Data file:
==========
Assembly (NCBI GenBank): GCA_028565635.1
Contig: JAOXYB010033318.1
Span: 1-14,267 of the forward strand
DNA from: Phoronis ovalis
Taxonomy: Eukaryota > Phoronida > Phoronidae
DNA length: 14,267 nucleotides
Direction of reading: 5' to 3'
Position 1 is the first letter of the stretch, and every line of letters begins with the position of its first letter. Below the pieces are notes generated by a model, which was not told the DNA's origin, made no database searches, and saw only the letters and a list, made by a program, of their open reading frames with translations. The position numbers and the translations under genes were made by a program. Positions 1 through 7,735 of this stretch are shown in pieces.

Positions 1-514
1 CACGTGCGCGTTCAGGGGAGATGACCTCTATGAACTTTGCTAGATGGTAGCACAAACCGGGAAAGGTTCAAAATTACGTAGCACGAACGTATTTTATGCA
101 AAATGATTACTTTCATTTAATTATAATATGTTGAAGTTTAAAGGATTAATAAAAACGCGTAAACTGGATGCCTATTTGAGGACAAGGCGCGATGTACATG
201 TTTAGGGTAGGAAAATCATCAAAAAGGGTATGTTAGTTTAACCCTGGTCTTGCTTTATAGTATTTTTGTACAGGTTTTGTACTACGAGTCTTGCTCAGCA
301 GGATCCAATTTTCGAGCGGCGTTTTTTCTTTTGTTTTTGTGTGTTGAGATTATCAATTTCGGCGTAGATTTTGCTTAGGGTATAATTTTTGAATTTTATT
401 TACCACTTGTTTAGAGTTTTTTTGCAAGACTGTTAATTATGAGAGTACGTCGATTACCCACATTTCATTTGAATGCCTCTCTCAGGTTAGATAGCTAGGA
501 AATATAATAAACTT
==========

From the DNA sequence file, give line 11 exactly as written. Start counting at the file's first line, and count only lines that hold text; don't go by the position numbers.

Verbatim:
101 AAATGATTACTTTCATTTAATTATAATATGTTGAAGTTTAAAGGATTAATAAAAACGCGTAAACTGGATGCCTATTTGAGGACAAGGCGCGATGTACATG